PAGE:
“There is a huge, huge issue of plastic pollution in the world, and we are in the fortunate position to be able to do something about it.”
Cambridge scientists have created biodegradable ‘vegan spider silk’ that could replace single-use plastic in thousands of products.
This plant-derived material has been developed to mimic the molecular structure of spider silk, one of the strongest and most durable materials found in nature.
According to the scientist team, it discovered this sustainable alternative to plastic whilst researching functional protein interactions in Alzheimer’s disease.
“We normally investigate how functional protein interactions allow us to stay healthy and how irregular interactions are implicated in Alzheimer’s disease,’ said Dr Tuomas Knowles, from Cambridge’s Yusuf Hamied Department of Chemistry, who led the current research.
“It was a surprise to find our research could also address a big problem in sustainability: that of plastic pollution.”
In the study published in the journal Nature Communications, Dr Knowles, who for years examined the molecular structure of various proteins to determine why some are stronger than others, found what it is about spider silk that gives it immense strength.
“We found that one of the key features that gives spider silk its strength is the hydrogen bonds are arranged regularly in space and at a very high density,” he said.
The team applied that learning to a soy-derived plant protein to replicate spider silk’s natural tensile strength.
“Because all proteins are made of polypeptide chains, under the right conditions we can cause plant proteins to self-assemble just like spider silk,” Dr Knowles explained.
He added that spiders also use an energy efficient spinning process to assemble the silk protein that remains dissolved in an aqueous solution in their glands to make the immensely strong fibres.
Researchers simulated the mechanism by placing the plant proteins in a mixture of acetic acid and water to make them more soluble and used ultrasonication and high temperatures to assemble stronger molecular bonds.
High-performance ‘vegan spider silk‘
According to study co-author and head of research and development at Xampla, Dr Marc Rodriguez Garcia, the team got its breakthrough by controlling the self-assembly mechanism of the molecular bonds, which helped them create a high-performance spider silk alternative.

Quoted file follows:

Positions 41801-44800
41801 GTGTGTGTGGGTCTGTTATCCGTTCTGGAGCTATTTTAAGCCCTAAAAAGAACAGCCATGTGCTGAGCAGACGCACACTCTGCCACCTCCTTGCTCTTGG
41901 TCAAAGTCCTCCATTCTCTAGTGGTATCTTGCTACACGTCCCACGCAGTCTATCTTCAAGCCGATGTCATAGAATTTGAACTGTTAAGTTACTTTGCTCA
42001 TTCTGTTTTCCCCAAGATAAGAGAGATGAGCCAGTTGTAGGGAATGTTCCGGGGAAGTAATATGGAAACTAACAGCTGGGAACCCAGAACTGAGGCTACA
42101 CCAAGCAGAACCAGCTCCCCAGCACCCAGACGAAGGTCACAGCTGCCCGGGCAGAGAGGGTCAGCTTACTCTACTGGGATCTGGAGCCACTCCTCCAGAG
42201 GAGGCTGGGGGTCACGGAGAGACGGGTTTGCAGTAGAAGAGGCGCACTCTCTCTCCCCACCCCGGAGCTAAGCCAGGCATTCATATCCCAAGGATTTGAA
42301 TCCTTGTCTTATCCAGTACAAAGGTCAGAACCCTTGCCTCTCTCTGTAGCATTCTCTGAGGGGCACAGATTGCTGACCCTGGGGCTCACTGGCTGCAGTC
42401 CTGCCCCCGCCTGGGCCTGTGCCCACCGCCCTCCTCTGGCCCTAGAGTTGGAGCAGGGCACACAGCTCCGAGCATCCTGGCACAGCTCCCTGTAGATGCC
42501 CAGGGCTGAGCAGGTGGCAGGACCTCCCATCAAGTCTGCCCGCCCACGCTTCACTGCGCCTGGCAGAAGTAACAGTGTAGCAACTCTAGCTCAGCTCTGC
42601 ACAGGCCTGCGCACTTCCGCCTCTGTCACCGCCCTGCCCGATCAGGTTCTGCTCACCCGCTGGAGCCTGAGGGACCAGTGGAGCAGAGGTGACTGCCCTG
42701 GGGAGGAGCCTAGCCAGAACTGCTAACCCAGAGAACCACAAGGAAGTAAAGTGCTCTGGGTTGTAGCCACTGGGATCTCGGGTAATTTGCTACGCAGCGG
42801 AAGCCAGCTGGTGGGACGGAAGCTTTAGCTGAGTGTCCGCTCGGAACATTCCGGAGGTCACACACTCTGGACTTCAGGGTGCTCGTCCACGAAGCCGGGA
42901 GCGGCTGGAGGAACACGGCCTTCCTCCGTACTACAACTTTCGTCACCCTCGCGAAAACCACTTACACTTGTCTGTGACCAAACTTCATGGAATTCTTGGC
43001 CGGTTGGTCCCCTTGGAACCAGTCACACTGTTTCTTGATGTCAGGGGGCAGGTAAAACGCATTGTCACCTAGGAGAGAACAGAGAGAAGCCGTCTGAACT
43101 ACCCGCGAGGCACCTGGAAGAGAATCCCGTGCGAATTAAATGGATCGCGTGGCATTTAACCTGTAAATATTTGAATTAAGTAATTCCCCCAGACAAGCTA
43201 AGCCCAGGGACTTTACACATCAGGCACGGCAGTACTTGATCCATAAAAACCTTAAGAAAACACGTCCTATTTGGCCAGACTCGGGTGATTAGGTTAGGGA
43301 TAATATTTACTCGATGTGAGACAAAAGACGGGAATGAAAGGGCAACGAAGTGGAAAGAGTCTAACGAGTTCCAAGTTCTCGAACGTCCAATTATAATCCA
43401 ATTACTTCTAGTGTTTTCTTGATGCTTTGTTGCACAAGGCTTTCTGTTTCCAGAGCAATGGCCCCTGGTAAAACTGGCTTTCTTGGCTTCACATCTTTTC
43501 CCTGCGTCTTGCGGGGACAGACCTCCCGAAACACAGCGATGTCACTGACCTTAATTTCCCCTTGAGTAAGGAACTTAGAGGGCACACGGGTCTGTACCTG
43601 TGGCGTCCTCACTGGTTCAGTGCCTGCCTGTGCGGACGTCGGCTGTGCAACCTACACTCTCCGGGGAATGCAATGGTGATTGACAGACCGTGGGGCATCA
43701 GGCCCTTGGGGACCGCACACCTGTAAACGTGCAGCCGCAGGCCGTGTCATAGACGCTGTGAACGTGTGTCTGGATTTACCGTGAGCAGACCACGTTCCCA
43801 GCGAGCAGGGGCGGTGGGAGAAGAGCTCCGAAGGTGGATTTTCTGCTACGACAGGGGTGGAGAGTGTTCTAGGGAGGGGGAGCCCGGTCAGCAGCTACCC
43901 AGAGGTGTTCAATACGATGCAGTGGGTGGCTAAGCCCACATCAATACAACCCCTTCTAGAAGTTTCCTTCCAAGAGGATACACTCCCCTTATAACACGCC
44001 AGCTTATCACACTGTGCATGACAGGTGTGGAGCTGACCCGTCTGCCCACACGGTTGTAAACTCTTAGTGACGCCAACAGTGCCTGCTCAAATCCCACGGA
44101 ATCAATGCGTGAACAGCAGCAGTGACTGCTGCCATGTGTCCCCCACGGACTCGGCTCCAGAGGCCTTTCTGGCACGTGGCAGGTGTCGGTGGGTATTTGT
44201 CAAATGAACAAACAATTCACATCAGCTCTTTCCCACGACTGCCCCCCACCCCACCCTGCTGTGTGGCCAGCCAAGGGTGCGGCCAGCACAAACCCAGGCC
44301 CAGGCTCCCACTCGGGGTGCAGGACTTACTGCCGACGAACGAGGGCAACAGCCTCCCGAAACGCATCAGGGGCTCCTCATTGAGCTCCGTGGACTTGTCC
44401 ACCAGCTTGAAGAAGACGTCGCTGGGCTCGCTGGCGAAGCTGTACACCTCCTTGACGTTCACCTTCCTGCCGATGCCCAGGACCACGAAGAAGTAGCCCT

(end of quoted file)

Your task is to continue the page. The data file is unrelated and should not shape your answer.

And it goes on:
Dr Rodriguez Garcia added that while other researchers have been working directly with spider silk as a possible replacement for plastics, his team is the first to do it without a spider’s involvement.
“In a way we’ve come up with ‘vegan spider silk’ — we’ve created the same material without the spider,” he said.
Sustainable alternative to plastic
Another advantage of the new film is that since it is made from sustainable ingredients, it can be easily composted at home, without requiring any additional industrial or chemical recycling treatment.
Xampla – a University of Cambridge spin-out company – will commercialise the new material.
It will introduce a range of single-use sachets and capsules later this year, which can replace the plastic used in dishwasher tablets and laundry detergent capsules.
According to Daily Mail, the company is also working on using the plant-based film in food packagings like sandwich containers and salad boxes.
In addition, it is also testing the material’s viability in developing edible films, which can be used for applications such as oral delivery of drugs.
“There is a huge, huge issue of plastic pollution in the world, and we are in the fortunate position to be able to do something about it,” Rodriguez Garcia said.
- Read: Turkey to ban UK plastic waste imports after Greenpeace investigation reveals ‘illegal’ trash on roadside
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